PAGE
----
And they must also declare ‘to the best of my own knowledge, information and belief the application discloses all the information that is material … including anything that might reasonably be considered capable of undermining any of the grounds of the application’.
Further changes to the forms are expected following the ‘imminent’ publication of a report by the Law Commission into search warrants, so the steps agreed by the CPRC are on hold temporarily. Both the Home Office and the Ministry of Justice declined to comment.
÷The controversial Independent Inquiry into Child Sexual Abuse is on course to cost more than £150million. Latest figures show it had cost £118.25million by last September but hearings are due to continue for the rest of the year.
BUNGLING MET RUINED MY WAR HERO DAD’S LIFE
Nick Bramall, the son of the late Lord Bramall
The appalling ordeal suffered by Lord Bramall when bungling Operation Midland officers raided his home over Carl Beech’s lies was laid bare by his son in an interview with the Daily Mail.
Nicolas Bramall, 67, said: ‘His last four years should have been years of quiet reflection but they were anything but. He became less secure about himself.
‘He’d say ‘I’m not a bad chap am I?’ To be accused of such heinous crimes as rape and torture, with no evidence at all… I don’t think he ever got his head round how the Metropolitan Police behaved.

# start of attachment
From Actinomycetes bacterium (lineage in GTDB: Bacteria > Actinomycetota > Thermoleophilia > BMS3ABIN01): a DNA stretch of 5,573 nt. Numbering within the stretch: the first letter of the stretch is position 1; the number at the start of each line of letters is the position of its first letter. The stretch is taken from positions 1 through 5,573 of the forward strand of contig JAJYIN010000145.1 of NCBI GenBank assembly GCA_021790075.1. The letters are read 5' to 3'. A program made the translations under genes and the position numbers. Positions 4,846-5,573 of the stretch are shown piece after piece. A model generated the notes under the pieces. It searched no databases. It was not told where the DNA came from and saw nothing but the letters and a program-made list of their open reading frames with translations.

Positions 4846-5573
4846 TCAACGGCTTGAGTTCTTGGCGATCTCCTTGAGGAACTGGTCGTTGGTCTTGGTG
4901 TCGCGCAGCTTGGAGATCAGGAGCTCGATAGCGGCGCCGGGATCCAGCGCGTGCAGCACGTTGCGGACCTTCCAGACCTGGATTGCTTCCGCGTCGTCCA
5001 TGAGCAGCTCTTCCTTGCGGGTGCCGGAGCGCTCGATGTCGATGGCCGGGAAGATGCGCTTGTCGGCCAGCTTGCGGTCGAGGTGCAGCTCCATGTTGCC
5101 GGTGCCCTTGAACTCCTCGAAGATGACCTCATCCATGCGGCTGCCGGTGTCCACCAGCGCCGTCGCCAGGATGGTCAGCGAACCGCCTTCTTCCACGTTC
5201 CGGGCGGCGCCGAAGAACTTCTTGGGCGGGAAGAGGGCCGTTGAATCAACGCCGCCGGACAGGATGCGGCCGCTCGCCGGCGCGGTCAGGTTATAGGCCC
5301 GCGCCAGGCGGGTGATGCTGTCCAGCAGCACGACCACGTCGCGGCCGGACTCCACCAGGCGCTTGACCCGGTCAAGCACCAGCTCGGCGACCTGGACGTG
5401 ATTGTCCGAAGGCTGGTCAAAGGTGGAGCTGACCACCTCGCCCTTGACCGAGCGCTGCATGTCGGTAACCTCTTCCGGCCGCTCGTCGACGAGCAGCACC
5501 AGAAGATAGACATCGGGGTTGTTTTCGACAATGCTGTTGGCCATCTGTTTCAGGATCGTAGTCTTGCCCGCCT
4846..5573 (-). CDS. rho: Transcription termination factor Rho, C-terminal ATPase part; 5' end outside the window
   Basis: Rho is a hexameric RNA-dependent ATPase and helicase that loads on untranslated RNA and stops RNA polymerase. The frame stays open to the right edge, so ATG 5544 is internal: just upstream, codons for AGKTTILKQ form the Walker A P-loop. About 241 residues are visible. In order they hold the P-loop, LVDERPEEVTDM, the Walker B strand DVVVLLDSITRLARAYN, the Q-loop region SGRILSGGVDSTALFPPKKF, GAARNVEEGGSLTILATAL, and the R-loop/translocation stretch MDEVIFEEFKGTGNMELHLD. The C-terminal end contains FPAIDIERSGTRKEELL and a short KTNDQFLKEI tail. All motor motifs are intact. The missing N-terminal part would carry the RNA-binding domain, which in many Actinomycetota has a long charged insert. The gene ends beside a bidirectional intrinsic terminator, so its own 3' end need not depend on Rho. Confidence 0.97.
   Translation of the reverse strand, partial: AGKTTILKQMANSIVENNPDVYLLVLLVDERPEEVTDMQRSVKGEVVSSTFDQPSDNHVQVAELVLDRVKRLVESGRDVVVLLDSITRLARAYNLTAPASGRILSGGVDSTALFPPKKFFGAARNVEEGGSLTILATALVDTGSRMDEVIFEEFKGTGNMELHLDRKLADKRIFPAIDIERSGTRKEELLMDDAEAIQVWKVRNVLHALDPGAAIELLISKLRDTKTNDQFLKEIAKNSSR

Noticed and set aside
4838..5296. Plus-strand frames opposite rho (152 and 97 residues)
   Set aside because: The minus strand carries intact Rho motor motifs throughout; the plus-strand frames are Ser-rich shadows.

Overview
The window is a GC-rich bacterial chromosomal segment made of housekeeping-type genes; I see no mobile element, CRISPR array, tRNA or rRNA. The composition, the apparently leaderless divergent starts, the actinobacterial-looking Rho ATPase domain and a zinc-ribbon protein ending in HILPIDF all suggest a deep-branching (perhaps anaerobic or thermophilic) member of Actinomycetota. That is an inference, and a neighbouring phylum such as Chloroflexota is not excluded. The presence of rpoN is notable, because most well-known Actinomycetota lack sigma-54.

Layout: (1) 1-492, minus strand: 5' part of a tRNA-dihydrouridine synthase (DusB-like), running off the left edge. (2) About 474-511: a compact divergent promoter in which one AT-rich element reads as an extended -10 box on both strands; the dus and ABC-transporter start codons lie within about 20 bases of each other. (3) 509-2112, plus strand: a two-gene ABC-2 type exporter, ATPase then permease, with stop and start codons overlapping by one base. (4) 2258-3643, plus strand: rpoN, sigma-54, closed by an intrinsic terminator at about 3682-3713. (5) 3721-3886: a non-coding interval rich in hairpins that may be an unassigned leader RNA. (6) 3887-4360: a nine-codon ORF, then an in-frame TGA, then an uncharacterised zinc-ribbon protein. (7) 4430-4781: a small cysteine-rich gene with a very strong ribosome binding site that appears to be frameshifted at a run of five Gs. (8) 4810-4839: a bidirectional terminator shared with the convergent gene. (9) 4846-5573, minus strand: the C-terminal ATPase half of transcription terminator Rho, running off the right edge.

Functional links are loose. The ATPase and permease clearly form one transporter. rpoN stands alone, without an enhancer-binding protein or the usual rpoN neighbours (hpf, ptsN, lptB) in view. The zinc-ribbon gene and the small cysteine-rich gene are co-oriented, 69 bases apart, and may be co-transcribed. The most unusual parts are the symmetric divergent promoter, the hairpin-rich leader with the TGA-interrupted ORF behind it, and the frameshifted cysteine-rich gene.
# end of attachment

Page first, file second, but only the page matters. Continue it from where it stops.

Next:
‘Dad always thought he’d led a charmed life but that ended in March 2015 when officers turned up at his home. Not just a couple of officers, but more than 20 and, of course, Dad had no idea what it was about.
‘All he was told was there had been a complaint about him by one man 40 years ago. They left it for three months before he was interviewed.’
Lord Bramall, the D-Day hero and former head of the Armed Forces who died aged 95 in November, said in his last newspaper interview in July that he believed police should have been prosecuted over Beech’s lies. His son told the Daily Mail: ‘Since Dad has died I’ve just felt more and more angry.
‘I find it deplorable that, not only has no one said ‘we’ve got this spectacularly wrong,’ but, everyone involved has either been promoted, ennobled or pensioned off. In any other field if you made a mess up of these proportions you’d have to be held accountable, wouldn’t you?’
Lord Bramall’s home was turned upside down when detectives carried out a dawn raid over claims he had abused Beech as a child.
Lord Bramall was caring for his wife of 66 years, Avril, who had Alzheimer’s, when police ransacked their home. She kept asking what she’d done as she was shunted from room to room.
‘Don’t the police have people who are trained to say, ‘what do you think of this chap? Is he telling the truth?’ before they go barging into someone’s home?’ asked Mr Bramall, whose mother died shortly after that intrusion.
‘The police were so seduced by the idea of a high-level paedophile ring they wanted it to be true.
‘Dad did not blame Carl Beech. He blamed the Met entirely for being so stupid as to believe him.’